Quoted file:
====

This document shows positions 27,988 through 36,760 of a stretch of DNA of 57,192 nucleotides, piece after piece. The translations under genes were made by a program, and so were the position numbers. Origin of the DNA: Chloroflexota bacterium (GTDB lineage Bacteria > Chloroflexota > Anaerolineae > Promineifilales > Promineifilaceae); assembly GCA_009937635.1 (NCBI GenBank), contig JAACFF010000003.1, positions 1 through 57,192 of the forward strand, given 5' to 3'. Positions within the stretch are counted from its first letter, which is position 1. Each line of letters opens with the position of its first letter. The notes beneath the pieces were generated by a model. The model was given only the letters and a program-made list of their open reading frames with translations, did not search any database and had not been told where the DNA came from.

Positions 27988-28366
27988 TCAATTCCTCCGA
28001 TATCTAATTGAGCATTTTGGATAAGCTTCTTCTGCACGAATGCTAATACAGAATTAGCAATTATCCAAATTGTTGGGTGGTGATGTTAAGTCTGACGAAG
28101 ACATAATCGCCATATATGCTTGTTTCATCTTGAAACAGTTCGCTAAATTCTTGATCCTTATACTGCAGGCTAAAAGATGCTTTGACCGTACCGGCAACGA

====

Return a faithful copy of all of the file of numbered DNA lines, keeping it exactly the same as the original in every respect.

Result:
This document shows positions 27,988 through 36,760 of a stretch of DNA of 57,192 nucleotides, piece after piece. The translations under genes were made by a program, and so were the position numbers. Origin of the DNA: Chloroflexota bacterium (GTDB lineage Bacteria > Chloroflexota > Anaerolineae > Promineifilales > Promineifilaceae); assembly GCA_009937635.1 (NCBI GenBank), contig JAACFF010000003.1, positions 1 through 57,192 of the forward strand, given 5' to 3'. Positions within the stretch are counted from its first letter, which is position 1. Each line of letters opens with the position of its first letter. The notes beneath the pieces were generated by a model. The model was given only the letters and a program-made list of their open reading frames with translations, did not search any database and had not been told where the DNA came from.

Positions 27988-28366
27988 TCAATTCCTCCGA
28001 TATCTAATTGAGCATTTTGGATAAGCTTCTTCTGCACGAATGCTAATACAGAATTAGCAATTATCCAAATTGTTGGGTGGTGATGTTAAGTCTGACGAAG
28101 ACATAATCGCCATATATGCTTGTTTCATCTTGAAACAGTTCGCTAAATTCTTGATCCTTATACTGCAGGCTAAAAGATGCTTTGACCGTACCGGCAACGA